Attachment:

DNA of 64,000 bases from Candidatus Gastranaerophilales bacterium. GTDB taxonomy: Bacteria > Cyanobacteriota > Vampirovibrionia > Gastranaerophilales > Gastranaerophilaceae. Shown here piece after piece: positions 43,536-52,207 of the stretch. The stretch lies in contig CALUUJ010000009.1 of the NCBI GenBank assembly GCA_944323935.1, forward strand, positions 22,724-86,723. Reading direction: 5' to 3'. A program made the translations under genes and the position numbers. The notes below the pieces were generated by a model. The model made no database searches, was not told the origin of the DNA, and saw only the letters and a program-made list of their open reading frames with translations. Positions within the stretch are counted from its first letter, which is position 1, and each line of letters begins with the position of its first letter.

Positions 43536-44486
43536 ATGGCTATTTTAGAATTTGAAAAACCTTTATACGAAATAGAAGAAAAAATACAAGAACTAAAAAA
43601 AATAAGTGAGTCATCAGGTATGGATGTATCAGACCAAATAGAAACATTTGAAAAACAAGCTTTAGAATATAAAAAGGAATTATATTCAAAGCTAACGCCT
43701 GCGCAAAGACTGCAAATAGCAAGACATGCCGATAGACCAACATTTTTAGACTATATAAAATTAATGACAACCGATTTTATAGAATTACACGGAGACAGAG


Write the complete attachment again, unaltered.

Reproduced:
DNA of 64,000 bases from Candidatus Gastranaerophilales bacterium. GTDB taxonomy: Bacteria > Cyanobacteriota > Vampirovibrionia > Gastranaerophilales > Gastranaerophilaceae. Shown here piece after piece: positions 43,536-52,207 of the stretch. The stretch lies in contig CALUUJ010000009.1 of the NCBI GenBank assembly GCA_944323935.1, forward strand, positions 22,724-86,723. Reading direction: 5' to 3'. A program made the translations under genes and the position numbers. The notes below the pieces were generated by a model. The model made no database searches, was not told the origin of the DNA, and saw only the letters and a program-made list of their open reading frames with translations. Positions within the stretch are counted from its first letter, which is position 1, and each line of letters begins with the position of its first letter.

Positions 43536-44486
43536 ATGGCTATTTTAGAATTTGAAAAACCTTTATACGAAATAGAAGAAAAAATACAAGAACTAAAAAA
43601 AATAAGTGAGTCATCAGGTATGGATGTATCAGACCAAATAGAAACATTTGAAAAACAAGCTTTAGAATATAAAAAGGAATTATATTCAAAGCTAACGCCT
43701 GCGCAAAGACTGCAAATAGCAAGACATGCCGATAGACCAACATTTTTAGACTATATAAAATTAATGACAACCGATTTTATAGAATTACACGGAGACAGAG